As of 1st February 2003, almost 600 employees of Tohan plant will be laid-off. However, the leader of Tohan trade union is confident in the future prospects of economic development of Zarnesti, so that the laid-off could be re-integrated in the economic activity.
MINERALS & METALS
Romanian steel company rebuffs US investor, returns under state ownership
On 1st January 2003, after two years of being managed by US investor Noble Ventures, the Resita Iron and Steel company (CSR) passed back to state ownership, Rompres News Agency has reported quoting the daily 'Curentul.' The formalities to reinvest the Romanian State with majority shareholdership should start shortly. The Authority for Privatisation and Management of State Shareholdings (APAPS) now possesses all the necessary controls to cancel the privatisation contract concluded with the US company two years ago.
The single resolutory condition of the contract refers to the fact that the investor failed to pay two successive instalments of the shares taken over from the Romanian State. The first instalment had been left unpaid in 2001, and the deadline for the second was 31st December 2002.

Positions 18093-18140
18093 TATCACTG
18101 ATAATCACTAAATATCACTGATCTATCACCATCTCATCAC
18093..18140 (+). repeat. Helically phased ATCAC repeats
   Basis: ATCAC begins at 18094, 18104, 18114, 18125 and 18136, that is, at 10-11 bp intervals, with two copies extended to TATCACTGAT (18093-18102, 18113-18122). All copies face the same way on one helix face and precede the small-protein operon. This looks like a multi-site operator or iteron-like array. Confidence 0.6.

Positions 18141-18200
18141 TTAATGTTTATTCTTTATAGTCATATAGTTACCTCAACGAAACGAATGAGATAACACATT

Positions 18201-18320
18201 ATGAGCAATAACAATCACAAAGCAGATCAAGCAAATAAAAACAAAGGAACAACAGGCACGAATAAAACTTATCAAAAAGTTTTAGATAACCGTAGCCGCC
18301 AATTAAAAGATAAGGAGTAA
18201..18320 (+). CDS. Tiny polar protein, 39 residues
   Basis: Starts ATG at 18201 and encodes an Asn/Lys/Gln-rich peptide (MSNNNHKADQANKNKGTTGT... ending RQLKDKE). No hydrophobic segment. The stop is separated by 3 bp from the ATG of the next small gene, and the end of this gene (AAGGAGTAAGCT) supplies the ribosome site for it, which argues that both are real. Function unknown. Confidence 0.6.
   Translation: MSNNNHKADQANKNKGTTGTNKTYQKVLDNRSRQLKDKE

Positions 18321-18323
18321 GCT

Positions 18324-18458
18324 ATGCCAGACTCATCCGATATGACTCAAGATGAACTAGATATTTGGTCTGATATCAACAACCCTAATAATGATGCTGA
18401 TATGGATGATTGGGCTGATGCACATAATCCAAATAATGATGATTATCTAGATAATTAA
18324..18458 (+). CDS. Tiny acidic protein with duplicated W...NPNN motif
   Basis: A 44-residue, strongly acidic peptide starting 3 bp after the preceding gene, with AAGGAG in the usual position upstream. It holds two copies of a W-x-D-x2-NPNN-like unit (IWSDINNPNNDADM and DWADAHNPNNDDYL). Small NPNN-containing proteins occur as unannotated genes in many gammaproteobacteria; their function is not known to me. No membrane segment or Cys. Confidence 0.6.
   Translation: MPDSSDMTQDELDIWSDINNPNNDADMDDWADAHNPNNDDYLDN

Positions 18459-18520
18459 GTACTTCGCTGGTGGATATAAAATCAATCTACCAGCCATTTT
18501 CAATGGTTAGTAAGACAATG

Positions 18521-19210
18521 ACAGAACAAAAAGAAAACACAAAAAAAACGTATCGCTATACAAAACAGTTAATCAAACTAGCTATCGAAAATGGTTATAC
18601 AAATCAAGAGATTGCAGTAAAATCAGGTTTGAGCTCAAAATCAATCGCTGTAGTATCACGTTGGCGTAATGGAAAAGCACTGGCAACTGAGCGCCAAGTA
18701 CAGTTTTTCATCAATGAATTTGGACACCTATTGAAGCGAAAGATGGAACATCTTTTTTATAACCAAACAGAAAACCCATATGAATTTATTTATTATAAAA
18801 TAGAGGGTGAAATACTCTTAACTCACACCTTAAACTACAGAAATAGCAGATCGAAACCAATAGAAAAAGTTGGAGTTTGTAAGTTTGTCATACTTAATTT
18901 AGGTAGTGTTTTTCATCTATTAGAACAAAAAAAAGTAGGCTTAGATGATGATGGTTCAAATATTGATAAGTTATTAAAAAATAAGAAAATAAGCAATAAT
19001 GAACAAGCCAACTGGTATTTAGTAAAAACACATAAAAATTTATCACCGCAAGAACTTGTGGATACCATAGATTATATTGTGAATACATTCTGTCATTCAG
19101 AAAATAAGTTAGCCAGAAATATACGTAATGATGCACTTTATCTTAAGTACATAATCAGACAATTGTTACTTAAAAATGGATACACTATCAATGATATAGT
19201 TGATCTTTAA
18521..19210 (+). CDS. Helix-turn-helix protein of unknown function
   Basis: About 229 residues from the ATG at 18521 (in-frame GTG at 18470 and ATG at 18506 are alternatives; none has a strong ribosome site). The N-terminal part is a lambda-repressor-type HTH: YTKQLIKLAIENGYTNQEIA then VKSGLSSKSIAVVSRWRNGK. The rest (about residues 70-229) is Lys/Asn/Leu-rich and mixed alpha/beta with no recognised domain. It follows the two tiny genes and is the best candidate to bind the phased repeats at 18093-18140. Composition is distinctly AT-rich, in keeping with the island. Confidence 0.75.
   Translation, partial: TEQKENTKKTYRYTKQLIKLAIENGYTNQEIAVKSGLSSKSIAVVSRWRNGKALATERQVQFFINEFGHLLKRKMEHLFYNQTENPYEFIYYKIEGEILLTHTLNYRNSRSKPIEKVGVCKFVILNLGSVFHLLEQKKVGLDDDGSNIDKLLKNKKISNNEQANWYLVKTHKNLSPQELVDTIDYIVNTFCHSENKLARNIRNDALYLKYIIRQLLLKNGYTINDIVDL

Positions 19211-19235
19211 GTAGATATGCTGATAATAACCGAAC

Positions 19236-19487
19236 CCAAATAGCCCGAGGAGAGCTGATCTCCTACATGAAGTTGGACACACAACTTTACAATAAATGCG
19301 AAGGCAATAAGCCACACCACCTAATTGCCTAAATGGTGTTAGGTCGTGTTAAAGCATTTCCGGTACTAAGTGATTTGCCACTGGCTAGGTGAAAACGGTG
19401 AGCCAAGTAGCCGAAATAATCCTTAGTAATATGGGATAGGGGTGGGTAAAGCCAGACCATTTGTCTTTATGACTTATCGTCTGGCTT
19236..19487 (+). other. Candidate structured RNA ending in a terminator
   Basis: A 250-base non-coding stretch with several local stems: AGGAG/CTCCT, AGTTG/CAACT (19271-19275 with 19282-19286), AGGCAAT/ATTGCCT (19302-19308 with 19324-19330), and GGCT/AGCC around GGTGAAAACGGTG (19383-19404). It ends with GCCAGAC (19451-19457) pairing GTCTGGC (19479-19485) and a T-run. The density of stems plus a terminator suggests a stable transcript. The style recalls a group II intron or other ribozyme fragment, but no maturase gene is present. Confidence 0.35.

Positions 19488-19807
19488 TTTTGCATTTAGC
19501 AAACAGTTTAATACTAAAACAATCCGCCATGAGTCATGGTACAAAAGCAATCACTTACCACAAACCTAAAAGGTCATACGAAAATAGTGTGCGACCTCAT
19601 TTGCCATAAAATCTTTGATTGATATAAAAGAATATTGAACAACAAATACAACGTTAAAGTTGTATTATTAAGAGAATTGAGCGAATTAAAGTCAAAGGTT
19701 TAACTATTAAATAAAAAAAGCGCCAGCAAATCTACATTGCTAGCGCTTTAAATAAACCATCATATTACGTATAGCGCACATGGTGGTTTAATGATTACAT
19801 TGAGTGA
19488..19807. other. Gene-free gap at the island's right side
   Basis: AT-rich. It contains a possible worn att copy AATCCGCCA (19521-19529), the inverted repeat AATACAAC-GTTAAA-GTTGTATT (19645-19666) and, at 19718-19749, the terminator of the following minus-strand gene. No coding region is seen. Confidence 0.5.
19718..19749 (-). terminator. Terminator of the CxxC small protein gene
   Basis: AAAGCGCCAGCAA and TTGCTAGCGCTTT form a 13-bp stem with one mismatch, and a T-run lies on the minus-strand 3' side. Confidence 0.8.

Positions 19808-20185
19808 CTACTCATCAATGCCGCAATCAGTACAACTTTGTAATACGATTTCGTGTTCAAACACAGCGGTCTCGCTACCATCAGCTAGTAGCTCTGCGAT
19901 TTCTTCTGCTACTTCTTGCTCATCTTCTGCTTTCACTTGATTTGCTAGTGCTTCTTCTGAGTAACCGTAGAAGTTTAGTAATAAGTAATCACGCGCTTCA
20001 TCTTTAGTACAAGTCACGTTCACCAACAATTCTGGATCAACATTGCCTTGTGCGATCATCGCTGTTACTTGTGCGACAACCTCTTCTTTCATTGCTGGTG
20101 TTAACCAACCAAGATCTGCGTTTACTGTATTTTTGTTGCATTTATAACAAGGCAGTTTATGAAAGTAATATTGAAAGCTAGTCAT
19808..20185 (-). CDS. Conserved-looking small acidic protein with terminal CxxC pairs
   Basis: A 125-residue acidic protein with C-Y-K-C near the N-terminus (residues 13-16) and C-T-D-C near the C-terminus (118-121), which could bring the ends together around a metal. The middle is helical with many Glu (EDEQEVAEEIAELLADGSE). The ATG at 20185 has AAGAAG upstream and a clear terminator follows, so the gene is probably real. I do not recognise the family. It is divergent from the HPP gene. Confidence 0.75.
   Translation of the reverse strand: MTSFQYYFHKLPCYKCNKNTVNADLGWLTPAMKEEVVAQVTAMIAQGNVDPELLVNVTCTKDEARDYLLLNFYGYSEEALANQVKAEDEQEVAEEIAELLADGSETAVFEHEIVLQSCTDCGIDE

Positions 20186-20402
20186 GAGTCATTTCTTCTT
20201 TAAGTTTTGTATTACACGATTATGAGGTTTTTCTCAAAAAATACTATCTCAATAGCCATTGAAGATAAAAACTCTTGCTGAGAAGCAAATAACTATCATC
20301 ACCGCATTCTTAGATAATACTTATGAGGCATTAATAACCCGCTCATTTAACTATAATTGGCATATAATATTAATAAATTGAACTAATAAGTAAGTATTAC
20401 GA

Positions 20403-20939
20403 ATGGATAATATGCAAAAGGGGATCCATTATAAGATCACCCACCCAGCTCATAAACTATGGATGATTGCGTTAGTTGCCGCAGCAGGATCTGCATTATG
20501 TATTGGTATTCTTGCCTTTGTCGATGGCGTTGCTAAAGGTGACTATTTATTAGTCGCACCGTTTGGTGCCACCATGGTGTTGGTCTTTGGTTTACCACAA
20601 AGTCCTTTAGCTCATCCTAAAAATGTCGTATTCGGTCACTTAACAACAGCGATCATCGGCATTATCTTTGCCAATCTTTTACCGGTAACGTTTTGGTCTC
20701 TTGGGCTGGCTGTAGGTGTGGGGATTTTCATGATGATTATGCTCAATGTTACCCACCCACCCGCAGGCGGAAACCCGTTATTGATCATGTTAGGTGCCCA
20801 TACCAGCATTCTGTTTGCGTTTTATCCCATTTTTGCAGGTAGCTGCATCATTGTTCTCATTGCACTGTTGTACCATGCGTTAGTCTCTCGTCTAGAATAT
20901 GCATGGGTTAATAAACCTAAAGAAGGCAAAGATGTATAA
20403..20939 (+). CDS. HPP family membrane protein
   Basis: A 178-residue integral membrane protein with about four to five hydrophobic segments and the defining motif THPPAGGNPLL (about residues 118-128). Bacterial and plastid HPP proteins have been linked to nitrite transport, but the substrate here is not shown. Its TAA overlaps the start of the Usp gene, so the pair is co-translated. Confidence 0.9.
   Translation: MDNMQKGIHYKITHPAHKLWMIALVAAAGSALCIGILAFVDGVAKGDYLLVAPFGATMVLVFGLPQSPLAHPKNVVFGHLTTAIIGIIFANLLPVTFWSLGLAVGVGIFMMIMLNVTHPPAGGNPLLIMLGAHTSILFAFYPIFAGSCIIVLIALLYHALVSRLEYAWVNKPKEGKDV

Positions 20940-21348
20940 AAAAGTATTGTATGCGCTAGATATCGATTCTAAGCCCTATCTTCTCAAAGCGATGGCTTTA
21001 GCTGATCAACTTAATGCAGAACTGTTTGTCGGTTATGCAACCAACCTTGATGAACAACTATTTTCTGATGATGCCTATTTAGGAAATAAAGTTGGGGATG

Noble Ventures won the tender staged by the former State Ownership Fund for the majority share package in 2000, but it failed to fulfil any of the assumed duties stipulated under the privatisation contract, says 'Curentul.'
Immediately after the taking over the works, Noble Ventures was expected to increase its capital to US$6m and bring in a working capital worth US$10m, in addition to performing investments worth US$11.5m by 5th June 2001. CSR contracted a foreign loan of US$35m backed by state guarantees for upgrading an electric furnace. The loan should have been disbursed by 15 September 2001. None of the dollars the US company officials had promised, ever entered CSR.
The US investors in Resita benefited, during this entire time span, from the unprecedented grace of the Romanian authorities, the paper says. Last July, the Romanian State became again the majority shareholder in CSR, holding an 83 per cent stake that resulted from the conversion of CSR debts into shares. But this time again, Noble Ventures was entrusted with the management of CSR, as the privatisation contract could not be annulled until the second instalment's payment deadline expired.